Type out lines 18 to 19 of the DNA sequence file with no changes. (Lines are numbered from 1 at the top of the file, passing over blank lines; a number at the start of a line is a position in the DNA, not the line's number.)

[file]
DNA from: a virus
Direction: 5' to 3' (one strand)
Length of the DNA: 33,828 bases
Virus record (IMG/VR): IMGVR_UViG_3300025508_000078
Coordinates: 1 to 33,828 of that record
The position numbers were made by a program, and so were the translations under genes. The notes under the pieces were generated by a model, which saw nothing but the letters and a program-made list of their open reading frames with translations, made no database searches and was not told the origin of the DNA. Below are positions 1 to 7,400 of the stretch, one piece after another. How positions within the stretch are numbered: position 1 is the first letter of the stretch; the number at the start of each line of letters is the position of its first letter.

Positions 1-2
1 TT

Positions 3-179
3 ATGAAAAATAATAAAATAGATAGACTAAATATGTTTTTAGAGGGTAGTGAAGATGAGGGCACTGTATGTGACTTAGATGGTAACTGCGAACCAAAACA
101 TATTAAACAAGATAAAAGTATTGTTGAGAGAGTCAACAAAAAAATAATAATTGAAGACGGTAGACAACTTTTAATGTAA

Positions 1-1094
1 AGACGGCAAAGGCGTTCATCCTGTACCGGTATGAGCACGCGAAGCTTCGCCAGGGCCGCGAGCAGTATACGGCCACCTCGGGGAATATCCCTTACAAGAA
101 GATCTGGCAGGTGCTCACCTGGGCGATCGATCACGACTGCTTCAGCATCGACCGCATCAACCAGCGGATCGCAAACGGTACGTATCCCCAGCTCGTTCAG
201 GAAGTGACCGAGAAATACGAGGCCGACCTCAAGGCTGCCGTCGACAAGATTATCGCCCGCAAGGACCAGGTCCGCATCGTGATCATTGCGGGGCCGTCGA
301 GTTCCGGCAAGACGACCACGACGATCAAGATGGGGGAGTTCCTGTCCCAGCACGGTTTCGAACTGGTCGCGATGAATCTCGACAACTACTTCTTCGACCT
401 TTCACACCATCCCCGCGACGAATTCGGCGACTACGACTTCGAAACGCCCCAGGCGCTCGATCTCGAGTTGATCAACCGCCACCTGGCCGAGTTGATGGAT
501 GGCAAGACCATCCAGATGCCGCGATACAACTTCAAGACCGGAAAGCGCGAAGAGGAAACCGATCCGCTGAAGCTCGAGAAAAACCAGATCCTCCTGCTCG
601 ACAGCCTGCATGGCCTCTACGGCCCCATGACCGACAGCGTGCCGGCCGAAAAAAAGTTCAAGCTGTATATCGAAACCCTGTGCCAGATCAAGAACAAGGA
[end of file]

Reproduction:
501 GGCAAGACCATCCAGATGCCGCGATACAACTTCAAGACCGGAAAGCGCGAAGAGGAAACCGATCCGCTGAAGCTCGAGAAAAACCAGATCCTCCTGCTCG
601 ACAGCCTGCATGGCCTCTACGGCCCCATGACCGACAGCGTGCCGGCCGAAAAAAAGTTCAAGCTGTATATCGAAACCCTGTGCCAGATCAAGAACAAGGA